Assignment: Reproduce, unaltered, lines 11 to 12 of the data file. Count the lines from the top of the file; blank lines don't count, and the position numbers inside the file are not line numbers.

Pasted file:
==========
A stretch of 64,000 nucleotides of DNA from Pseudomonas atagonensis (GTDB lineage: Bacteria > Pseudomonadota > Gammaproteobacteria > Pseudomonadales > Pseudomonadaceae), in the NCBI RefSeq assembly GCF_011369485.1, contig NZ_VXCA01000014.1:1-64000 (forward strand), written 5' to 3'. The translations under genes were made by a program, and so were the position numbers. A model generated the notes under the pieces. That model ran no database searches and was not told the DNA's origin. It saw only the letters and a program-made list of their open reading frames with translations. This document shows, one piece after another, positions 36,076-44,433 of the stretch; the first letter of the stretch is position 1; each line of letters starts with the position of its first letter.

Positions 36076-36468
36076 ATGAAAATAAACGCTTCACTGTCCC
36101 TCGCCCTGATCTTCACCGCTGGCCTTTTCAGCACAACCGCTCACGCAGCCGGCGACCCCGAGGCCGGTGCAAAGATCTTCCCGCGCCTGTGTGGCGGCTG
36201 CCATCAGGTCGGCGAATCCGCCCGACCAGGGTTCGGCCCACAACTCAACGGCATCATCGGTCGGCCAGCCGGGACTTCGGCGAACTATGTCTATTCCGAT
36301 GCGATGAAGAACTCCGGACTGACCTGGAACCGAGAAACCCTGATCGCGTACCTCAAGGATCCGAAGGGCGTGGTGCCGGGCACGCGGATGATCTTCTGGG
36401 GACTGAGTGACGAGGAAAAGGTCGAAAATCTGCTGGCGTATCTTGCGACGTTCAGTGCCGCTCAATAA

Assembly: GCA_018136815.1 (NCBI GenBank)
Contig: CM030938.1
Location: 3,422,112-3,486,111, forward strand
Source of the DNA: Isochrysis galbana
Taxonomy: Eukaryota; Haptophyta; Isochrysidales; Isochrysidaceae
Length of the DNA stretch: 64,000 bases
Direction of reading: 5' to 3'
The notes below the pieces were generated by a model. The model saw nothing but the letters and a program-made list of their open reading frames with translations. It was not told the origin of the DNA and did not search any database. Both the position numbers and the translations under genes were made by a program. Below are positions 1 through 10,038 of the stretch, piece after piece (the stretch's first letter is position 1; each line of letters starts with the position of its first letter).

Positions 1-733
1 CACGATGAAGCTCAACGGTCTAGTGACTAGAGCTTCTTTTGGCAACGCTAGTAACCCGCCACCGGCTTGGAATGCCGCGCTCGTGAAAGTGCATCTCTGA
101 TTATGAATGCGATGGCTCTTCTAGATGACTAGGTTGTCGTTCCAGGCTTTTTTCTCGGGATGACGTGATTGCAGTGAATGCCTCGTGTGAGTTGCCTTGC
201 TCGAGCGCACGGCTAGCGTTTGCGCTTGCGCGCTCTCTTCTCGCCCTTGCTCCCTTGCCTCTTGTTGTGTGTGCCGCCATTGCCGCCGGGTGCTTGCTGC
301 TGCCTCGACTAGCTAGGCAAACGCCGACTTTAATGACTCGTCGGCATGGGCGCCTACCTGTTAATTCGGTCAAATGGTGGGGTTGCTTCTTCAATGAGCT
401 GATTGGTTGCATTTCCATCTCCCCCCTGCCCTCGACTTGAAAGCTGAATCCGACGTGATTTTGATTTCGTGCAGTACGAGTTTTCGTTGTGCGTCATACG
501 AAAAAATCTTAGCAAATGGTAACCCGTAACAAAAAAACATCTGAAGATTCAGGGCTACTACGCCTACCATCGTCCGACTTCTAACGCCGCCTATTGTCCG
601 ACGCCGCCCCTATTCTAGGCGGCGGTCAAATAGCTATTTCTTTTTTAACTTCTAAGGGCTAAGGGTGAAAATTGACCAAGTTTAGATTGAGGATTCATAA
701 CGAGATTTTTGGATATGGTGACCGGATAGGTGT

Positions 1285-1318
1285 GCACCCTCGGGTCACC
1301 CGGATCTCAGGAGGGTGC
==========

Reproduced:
Source of the DNA: Isochrysis galbana
Taxonomy: Eukaryota; Haptophyta; Isochrysidales; Isochrysidaceae